Each elder was compensated for their time. I had actually forgotten to bring money with me since we left camp in such a hurry. I am indebted to Joshua for both making the introductions and fronting me the funds to pay the elders. I later repaid him the total amount plus interest.
 I neglected to ask if the deity in question was a local god or if it was the god of the Judeo-Christian religion. I know at least one elder that I interviewed was Christian (or was at least formerly Christian). See note four below for more information on Maasai deities.
 I can’t take credit for this hypothesis. It was suggested here and explained here. The supreme creator deity Ngai has two manifestations: the black benevolent form is known as Ngai Naroke, while the red angry form is known as Ngai Na-nyokie. I am not sure if Ngai is synonymous with the previously mentioned creator god Naiteru-kop.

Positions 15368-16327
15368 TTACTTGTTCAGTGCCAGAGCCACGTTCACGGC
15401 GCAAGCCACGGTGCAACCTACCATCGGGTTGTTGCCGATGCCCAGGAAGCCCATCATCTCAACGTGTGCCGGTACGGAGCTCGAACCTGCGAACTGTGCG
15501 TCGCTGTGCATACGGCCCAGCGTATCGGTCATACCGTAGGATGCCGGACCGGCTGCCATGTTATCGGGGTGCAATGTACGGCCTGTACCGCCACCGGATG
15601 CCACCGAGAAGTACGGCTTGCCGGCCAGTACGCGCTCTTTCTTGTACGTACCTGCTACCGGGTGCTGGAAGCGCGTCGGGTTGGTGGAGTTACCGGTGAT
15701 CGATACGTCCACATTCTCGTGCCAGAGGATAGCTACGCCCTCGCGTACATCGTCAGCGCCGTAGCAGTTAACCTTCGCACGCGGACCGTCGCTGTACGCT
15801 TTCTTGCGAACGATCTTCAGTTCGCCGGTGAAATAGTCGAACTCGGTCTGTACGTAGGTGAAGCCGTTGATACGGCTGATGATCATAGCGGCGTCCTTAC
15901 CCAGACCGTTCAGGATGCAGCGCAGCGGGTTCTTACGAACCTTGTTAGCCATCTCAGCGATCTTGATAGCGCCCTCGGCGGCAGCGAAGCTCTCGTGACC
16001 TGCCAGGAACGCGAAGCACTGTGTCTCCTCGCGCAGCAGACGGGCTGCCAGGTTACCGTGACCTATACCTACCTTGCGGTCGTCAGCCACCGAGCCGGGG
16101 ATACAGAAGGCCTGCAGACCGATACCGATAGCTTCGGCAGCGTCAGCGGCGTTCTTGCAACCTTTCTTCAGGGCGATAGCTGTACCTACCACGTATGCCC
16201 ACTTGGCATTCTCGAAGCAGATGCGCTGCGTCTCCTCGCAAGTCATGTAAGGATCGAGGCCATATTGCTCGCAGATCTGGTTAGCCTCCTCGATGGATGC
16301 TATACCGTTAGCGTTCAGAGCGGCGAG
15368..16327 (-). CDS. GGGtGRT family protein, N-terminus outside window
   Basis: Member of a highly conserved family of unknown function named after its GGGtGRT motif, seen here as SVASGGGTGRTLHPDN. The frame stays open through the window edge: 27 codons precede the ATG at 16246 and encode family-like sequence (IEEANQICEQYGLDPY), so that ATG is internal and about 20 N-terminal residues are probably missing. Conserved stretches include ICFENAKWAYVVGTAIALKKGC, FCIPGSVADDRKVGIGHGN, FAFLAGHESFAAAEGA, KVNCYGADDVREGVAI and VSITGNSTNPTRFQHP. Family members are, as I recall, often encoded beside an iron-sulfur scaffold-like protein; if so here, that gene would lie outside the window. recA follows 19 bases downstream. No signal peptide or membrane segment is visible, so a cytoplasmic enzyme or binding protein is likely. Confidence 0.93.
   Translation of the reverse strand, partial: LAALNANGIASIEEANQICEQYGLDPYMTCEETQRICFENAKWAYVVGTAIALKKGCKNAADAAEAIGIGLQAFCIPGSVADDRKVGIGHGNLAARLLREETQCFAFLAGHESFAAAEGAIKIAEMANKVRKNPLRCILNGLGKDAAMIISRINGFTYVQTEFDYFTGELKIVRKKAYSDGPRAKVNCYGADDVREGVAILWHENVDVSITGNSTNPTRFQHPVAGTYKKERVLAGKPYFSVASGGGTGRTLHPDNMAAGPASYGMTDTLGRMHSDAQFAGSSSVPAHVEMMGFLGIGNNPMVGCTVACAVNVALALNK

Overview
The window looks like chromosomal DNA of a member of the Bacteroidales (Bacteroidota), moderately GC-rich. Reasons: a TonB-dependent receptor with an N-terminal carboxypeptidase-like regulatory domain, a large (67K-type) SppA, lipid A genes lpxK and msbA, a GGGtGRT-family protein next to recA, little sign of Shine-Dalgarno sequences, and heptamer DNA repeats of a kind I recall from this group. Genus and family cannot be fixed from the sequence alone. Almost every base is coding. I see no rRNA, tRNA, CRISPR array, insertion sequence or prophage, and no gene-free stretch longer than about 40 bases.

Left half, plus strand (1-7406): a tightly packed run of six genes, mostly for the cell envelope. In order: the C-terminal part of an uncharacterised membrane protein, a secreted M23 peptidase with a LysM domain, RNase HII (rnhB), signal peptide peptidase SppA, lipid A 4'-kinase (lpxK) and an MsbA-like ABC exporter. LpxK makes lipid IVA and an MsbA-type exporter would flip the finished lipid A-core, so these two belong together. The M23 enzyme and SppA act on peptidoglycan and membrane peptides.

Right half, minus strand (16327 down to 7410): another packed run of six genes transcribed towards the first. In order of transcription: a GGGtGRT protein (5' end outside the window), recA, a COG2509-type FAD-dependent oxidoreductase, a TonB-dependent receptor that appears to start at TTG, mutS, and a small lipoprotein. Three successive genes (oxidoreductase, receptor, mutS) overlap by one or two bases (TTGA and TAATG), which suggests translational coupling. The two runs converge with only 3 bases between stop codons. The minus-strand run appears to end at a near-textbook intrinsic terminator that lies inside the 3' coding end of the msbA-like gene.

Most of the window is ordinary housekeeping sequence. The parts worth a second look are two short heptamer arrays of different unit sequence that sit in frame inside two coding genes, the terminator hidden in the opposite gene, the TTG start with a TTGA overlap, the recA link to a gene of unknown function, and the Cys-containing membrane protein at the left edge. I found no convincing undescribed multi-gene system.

Dr. Mabulla noted that the red color was Ochre, which was most likely combined with animal fat to make paint. Shells containing 100,000 year old ochre paint were discovered by archaeologists in Blombos cave, South Africa. It was been suggested that the substance was used for decorating the body.
 Notice how the subjects portrayed are those most important to the people of their given time period. The hunter-gatherers depict hunting scenes and naturalistic animals because this was their primary means of subsistence as semi-nomadic people. The pastoralists, on the other hand, depict primarily cows because they were so important to such sedentary people.
 Bantu-speaking art is named in honor of a West African people who migrated to East and South Africa displacing local hunter-gatherer groups when they moved into the area.
Allan, K. (1990). Discourse stratagems in a Maasai story. In Current approaches to African linguistics: Volume 7 (pp. 179-191). Dordrecht: Foris Publications.
Berntsen, J. L. (1973). Maasai and Iloikop: Ritual experts and their followers (Master’s thesis). University of Wisconsin—Madison.